At 2:30am (which for those doing the math is two and half hours since the cocktail), no relief and the pain, while still dull in the upper abdominal and now the back in the kidney area, had migrated to the lower right side and become quite sharp, especially to the touch or when he took in a breath. With a busy ER full of severe cases, we were not brought back to the ER “rooms” until 3:30am and were not seen by the doctor until 5:00am.
Within 10 minutes, the doctor had diagnosed my husband with appendicitis. I asked the doctor, “then you will be removing it?” The doctor confirm his appendix would need to be removed if it was in fact appendicitis, which by an hour and half later was confirmed by a CT scan. Blood test results also showed an elevated white blood cell count, also indicating an inflamed appendix.
While we waited for the CT scan results, I shared with my husband that when we came to the ER, I was definitely not expecting him to be going in to surgery that night. He said, “No, I’ll schedule in a few days or weeks from now.” Flabbergasted and quite insistent, I told him, “No, they will be removing it today. You can’t wait. Your appendix is on its way to bursting.” After a small debate and him confirming it with a few medical professionals, he expressed he didn’t think or remotely know that it was that serious.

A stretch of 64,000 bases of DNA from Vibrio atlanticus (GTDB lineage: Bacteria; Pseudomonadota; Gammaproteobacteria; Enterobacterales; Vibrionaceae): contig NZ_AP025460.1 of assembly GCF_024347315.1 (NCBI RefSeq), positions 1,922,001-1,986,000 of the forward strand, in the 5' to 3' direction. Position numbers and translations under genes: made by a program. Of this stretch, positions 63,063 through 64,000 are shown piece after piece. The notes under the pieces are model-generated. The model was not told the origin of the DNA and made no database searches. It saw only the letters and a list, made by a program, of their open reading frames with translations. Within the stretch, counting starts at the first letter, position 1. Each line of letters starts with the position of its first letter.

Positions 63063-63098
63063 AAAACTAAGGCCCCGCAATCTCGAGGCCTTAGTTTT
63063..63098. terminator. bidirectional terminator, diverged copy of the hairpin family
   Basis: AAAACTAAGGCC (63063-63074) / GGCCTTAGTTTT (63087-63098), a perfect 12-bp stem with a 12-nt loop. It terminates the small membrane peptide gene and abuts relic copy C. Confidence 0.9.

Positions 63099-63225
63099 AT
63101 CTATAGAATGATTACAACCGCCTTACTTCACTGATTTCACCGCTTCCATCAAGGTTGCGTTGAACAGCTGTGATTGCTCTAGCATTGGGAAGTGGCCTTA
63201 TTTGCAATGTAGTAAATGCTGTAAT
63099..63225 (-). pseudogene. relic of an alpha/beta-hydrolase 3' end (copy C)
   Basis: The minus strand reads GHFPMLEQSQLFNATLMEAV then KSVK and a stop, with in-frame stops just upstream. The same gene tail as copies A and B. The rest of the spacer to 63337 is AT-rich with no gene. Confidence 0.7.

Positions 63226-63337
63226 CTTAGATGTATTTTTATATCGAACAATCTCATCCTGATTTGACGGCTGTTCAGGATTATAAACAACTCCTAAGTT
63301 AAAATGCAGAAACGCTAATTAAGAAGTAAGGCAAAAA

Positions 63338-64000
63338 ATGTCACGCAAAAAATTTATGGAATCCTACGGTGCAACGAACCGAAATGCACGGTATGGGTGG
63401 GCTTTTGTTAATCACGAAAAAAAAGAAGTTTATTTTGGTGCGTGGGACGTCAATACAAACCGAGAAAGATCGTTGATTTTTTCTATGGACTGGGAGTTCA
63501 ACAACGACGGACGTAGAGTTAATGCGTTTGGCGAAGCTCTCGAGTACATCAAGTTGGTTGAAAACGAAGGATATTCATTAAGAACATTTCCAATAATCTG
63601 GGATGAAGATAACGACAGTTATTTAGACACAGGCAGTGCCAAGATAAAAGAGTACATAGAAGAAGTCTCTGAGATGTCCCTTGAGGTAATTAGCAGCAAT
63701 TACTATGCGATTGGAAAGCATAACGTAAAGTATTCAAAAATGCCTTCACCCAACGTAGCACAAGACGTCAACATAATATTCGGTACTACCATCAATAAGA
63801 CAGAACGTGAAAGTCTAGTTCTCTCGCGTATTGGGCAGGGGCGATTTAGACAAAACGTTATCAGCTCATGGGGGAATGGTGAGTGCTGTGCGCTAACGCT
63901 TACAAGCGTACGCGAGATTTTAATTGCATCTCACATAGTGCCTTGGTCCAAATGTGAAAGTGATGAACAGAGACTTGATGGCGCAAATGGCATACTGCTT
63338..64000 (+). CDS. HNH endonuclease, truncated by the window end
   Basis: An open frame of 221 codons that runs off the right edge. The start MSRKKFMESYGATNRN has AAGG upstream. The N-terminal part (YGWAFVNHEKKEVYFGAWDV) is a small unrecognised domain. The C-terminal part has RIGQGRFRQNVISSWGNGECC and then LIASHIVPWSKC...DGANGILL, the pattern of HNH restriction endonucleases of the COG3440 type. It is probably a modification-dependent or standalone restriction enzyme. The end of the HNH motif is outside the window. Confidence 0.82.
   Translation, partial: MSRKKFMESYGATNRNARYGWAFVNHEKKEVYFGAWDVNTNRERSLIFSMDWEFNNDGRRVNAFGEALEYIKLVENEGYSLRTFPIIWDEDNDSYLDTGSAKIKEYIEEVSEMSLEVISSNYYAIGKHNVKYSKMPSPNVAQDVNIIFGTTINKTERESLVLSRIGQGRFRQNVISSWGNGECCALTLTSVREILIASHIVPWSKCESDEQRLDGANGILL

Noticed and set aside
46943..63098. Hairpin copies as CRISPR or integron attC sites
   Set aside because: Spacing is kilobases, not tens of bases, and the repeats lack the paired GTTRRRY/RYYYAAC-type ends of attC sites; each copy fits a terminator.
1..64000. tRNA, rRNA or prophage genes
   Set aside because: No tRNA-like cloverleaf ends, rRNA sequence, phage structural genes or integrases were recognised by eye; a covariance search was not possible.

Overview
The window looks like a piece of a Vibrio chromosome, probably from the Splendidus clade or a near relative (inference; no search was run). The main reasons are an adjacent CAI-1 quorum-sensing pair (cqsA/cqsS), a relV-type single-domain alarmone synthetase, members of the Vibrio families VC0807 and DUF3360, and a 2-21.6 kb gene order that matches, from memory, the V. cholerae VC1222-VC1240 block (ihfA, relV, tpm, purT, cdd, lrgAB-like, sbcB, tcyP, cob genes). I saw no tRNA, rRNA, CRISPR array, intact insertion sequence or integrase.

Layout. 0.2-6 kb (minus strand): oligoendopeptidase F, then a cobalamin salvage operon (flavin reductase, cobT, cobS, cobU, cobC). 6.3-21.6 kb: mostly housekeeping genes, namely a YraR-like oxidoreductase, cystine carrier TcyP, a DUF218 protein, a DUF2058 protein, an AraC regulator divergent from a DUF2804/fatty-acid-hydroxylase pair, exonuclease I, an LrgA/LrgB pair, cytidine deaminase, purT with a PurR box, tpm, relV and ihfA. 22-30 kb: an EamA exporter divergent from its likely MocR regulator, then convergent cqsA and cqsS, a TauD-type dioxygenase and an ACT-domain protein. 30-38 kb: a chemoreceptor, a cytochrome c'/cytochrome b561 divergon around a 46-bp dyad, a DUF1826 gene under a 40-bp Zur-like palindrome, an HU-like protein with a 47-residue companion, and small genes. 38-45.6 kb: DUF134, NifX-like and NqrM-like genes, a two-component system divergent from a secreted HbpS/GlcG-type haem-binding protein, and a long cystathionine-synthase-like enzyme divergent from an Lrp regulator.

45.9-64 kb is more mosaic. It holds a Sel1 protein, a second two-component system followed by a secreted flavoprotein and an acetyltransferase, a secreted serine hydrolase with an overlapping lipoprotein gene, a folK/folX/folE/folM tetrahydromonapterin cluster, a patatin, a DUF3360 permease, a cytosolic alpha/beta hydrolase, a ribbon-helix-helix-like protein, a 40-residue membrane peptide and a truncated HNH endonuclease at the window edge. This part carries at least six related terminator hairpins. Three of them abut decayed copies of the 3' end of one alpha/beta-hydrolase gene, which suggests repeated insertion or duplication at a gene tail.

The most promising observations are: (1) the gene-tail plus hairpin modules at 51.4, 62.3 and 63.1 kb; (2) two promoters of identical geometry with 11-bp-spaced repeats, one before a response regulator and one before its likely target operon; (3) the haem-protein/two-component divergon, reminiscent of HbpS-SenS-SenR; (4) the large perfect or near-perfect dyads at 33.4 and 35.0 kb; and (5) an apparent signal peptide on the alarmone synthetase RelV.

Sure enough at 6:45am, the ER doctor shared the results of CT scan. By 7:30am, my husband met the surgeon. By 8:00am, we headed down to pre-op and by 8:45am, my husband was in surgery having a laparoscopic appendectomy to remove his appendix. At 10:30am, the surgeon met with me and shared that my husband’s appendix would have burst within the day had they not removed it. He was admitted to the hospital for 24 hours of antibiotics.
So in less than 24 hours, my husband had gone from the first signs of being symptomatic to removal and with a little over 12 hours away from it bursting. That should tell people how serious this was. Yet, I was amazed at how uninformed people were to the ticking time bomb that all of us potentially have in our body and what an inflamed appendix (appendicitis) really means.
Perhaps it was because appendicitis is common that people dismiss it as being not serious. But just because something is common, does not by any means make it any less life threatening or serious. In fact, an inflamed appendix can be fatal.
What Is Appendicitis?
It is an inflammation of the appendix – a small tube attached to the intestine. The appendix gets clogged, often by stool though not exclusively, causing a build up of infectious fecal material. It is a medical emergency that requires prompt surgical removal of the appendix and antibiotic treatment, just as they did with my husband.